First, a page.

New proposed EU cybersecurity rules for internet-connected wireless
The European Commission has recently proposed a Delegated Regulation for the Radio Equipment Directive (2014/53/EU) (RED) that puts obligations on manufacturers to ensure the improvement of cybersecurity of particular wireless devices that have radio capabilities.
The RED regulates most products within the EU that have a radio element included by requiring such products to meet the applicable essential requirements provided by the Directive. Compliance with this Directive is required in order for vendors to sell on the EU market.
Delegated Regulations are legally binding supplements to existing legislation to amend parts of the legislation and are limited in scope in what they regulate. They are directly applicable in Member States meaning they do not need to be transposed into national legislation.
The new proposals require manufacturers of applicable products to ensure:
- Devices have features that prevent harm to communication networks and cannot be used to disrupt the functioning of websites or other services (this can be interpreted to be in reference to the use of IoT devices to launch distributed denial-of-service (DDoS) attacks).
- The protection of consumers’ privacy with a particular focus on children’s rights. Manufacturers will be required to put in place measures to prevent unauthorised access or transmission of a user’s personal data.
- The risk of fraud is minimised when electronic payments are made. This can be achieved by improving authentication control of the user to prevent fraudulent payments.
Which products do the proposals apply to?
The proposed Regulations will apply to most wireless internet-connected devices such as wearables, smartphones, toys, smartwatches, and fitness trackers given that wireless products are the target of more than 80% of cybersecurity attacks compared to wired devices. Medical devices and motor vehicles, however, will not fall within scope as cybersecurity provisions from other legislation are applicable to these products.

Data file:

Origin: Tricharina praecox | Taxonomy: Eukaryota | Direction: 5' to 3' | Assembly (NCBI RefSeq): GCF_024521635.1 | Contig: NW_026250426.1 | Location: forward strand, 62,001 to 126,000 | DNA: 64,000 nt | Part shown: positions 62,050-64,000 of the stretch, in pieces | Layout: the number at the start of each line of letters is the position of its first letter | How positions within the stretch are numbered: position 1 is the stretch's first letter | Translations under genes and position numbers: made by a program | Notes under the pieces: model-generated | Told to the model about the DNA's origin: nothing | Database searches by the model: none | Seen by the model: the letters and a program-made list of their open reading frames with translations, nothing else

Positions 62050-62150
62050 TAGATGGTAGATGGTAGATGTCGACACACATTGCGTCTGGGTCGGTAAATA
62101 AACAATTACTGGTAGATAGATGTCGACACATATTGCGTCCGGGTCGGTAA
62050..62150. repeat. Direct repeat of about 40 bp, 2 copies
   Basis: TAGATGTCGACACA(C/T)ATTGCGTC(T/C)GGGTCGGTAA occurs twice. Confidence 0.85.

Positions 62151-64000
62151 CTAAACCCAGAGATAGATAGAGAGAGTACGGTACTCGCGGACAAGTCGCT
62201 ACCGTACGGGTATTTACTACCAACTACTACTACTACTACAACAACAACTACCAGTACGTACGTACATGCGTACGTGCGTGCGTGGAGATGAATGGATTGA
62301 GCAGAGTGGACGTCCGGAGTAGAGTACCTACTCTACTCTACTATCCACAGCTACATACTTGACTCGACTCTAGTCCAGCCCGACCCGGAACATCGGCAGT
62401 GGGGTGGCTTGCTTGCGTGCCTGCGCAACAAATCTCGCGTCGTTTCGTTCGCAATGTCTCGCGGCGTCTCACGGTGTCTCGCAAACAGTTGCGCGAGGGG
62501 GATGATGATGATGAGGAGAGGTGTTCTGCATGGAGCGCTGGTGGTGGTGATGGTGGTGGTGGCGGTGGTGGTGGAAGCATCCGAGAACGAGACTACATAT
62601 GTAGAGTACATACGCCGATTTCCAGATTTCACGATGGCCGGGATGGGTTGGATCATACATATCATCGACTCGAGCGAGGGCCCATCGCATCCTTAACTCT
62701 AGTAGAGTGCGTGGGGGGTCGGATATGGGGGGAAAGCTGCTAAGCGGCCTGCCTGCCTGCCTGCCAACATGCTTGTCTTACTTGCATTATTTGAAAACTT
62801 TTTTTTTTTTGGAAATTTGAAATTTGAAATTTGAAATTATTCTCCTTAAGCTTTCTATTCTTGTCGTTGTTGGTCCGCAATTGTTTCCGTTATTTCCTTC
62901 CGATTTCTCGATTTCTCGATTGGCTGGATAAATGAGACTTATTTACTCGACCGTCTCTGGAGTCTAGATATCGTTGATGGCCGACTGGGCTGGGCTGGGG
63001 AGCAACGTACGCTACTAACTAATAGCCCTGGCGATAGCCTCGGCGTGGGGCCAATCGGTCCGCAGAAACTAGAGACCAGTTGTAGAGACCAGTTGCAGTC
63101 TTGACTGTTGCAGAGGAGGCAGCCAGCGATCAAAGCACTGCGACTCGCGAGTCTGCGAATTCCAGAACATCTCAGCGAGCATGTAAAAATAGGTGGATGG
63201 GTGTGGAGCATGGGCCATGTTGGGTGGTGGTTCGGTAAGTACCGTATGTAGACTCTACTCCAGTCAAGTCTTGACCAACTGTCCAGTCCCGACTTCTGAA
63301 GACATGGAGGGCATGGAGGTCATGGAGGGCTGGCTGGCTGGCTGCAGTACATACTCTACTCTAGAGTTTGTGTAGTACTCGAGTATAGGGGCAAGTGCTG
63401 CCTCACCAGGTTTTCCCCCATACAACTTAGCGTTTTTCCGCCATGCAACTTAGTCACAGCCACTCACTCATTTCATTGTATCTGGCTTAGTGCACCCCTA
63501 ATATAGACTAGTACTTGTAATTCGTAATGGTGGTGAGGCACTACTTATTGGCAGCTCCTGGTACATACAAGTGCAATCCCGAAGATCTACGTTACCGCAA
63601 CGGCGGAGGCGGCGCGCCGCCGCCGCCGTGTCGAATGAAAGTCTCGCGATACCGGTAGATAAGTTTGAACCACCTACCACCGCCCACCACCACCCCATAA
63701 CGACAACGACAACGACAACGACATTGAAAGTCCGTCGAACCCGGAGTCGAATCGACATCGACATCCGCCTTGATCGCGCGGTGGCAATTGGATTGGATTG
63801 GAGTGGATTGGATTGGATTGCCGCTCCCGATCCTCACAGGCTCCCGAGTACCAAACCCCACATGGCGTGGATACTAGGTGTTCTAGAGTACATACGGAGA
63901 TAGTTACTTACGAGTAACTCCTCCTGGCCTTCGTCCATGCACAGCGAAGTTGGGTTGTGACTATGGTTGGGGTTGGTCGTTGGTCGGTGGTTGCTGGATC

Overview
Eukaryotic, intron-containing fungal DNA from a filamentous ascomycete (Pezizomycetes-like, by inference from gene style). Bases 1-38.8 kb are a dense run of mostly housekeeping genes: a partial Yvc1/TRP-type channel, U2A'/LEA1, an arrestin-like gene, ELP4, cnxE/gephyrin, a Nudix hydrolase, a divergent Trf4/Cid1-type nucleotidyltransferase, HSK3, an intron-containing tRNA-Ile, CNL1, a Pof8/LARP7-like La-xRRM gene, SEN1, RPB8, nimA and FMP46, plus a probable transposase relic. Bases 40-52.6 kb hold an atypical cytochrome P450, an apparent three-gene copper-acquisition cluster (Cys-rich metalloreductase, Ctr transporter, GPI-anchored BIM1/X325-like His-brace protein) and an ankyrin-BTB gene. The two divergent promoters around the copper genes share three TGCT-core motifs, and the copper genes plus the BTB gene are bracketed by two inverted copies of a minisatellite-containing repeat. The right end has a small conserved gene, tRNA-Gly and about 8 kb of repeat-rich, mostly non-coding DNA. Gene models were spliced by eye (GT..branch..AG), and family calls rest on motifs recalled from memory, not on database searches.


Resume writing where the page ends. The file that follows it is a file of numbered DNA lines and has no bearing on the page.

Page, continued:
Importantly, the new proposals will apply to all manufacturers placing products on the EU market regardless of whether they are EU Member States or not.
This means UK manufacturers will be required to comply with the proposed regulations in order to export their products to any EU Member State.
The European Commission has clarified that products that are already on the market when the proposed Regulation comes into force can continue to be used by consumers for the rest of their lifecycle without the need for any adaptations.
How will manufacturers ensure compliance?
The Regulation sets out the aims for ensuring cybersecurity generally rather than providing specific and targeted technical measures to do so. The European Commission has requested the European Standards Organisation (ESO) to develop technical standards to provide more specificity for compliance, therefore:
Once standards are created, manufacturers may then choose to self-assess their products’ compliance or have an assessment by an independent third-party inspection entity.
Market surveillance authorities will have authority for enforcing these new requirements once the Regulation comes into force. For the UK, this will be the Trading Standards Authorities.
When will the proposed regulations come into force?
After a two-month period of scrutiny, the Delegated Regulation will come into force, provided the European Council and Parliament do not object to any parts. Historically, there have been significant debates, and resultant delays, as legislation goes through this legislative process.
Following the completion of the legislative process, compliance with the requirements contained within the final version with the Regulation will be required from mid-2024. This provides a 30-month transition period for companies to ensure their products are compliant.
Despite not being a standalone piece of legislation, this proposed Regulation is an important update that falls within the context of the EU Cybersecurity Strategy presented in December 2020 aiming to improve the cybersecurity of products, particularly Internet of Things (IoT) devices. It is expected to be complemented by the proposed EU Cyber Resilience Act that was announced by the EU’s President, Ursula von der Leyen.
Additionally, although fairly limited in scope, this proposed Regulation means manufacturers will need to begin focusing on creating products that are secure by design and include, for example, unique default passwords as opposed to simple universal passwords, and encryption of communications. Further legislation on product cybersecurity will then extend the scope of application to more types of products and impose further product requirement obligations on manufacturers.